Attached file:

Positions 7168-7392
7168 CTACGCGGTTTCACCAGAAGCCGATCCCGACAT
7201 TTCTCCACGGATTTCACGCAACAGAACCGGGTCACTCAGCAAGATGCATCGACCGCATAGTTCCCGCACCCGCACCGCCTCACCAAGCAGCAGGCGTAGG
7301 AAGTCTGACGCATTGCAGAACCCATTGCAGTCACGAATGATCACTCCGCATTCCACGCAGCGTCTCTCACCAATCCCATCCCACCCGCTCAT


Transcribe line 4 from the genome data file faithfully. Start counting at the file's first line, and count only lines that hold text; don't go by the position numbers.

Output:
7301 AAGTCTGACGCATTGCAGAACCCATTGCAGTCACGAATGATCACTCCGCATTCCACGCAGCGTCTCTCACCAATCCCATCCCACCCGCTCAT